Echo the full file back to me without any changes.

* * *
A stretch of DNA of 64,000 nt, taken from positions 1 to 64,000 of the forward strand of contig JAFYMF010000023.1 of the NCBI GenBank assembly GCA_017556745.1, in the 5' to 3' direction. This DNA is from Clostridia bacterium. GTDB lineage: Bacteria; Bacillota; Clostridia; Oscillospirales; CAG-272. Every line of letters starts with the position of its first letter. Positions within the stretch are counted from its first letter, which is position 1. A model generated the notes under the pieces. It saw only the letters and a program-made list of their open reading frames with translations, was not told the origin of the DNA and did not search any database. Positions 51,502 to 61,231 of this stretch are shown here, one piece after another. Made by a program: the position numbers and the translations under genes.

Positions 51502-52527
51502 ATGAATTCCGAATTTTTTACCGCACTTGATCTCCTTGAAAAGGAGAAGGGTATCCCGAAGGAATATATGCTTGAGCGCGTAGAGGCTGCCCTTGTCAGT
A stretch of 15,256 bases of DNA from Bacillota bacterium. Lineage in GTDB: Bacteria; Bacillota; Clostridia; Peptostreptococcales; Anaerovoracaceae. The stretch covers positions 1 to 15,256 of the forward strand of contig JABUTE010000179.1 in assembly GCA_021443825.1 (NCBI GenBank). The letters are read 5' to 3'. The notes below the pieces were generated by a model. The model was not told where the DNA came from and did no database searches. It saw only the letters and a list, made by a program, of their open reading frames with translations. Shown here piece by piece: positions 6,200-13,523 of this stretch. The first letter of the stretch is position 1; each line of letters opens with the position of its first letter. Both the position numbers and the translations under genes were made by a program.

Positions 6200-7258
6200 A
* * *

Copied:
A stretch of DNA of 64,000 nt, taken from positions 1 to 64,000 of the forward strand of contig JAFYMF010000023.1 of the NCBI GenBank assembly GCA_017556745.1, in the 5' to 3' direction. This DNA is from Clostridia bacterium. GTDB lineage: Bacteria; Bacillota; Clostridia; Oscillospirales; CAG-272. Every line of letters starts with the position of its first letter. Positions within the stretch are counted from its first letter, which is position 1. A model generated the notes under the pieces. It saw only the letters and a program-made list of their open reading frames with translations, was not told the origin of the DNA and did not search any database. Positions 51,502 to 61,231 of this stretch are shown here, one piece after another. Made by a program: the position numbers and the translations under genes.

Positions 51502-52527
51502 ATGAATTCCGAATTTTTTACCGCACTTGATCTCCTTGAAAAGGAGAAGGGTATCCCGAAGGAATATATGCTTGAGCGCGTAGAGGCTGCCCTTGTCAGT
A stretch of 15,256 bases of DNA from Bacillota bacterium. Lineage in GTDB: Bacteria; Bacillota; Clostridia; Peptostreptococcales; Anaerovoracaceae. The stretch covers positions 1 to 15,256 of the forward strand of contig JABUTE010000179.1 in assembly GCA_021443825.1 (NCBI GenBank). The letters are read 5' to 3'. The notes below the pieces were generated by a model. The model was not told where the DNA came from and did no database searches. It saw only the letters and a list, made by a program, of their open reading frames with translations. Shown here piece by piece: positions 6,200-13,523 of this stretch. The first letter of the stretch is position 1; each line of letters opens with the position of its first letter. Both the position numbers and the translations under genes were made by a program.

Positions 6200-7258
6200 A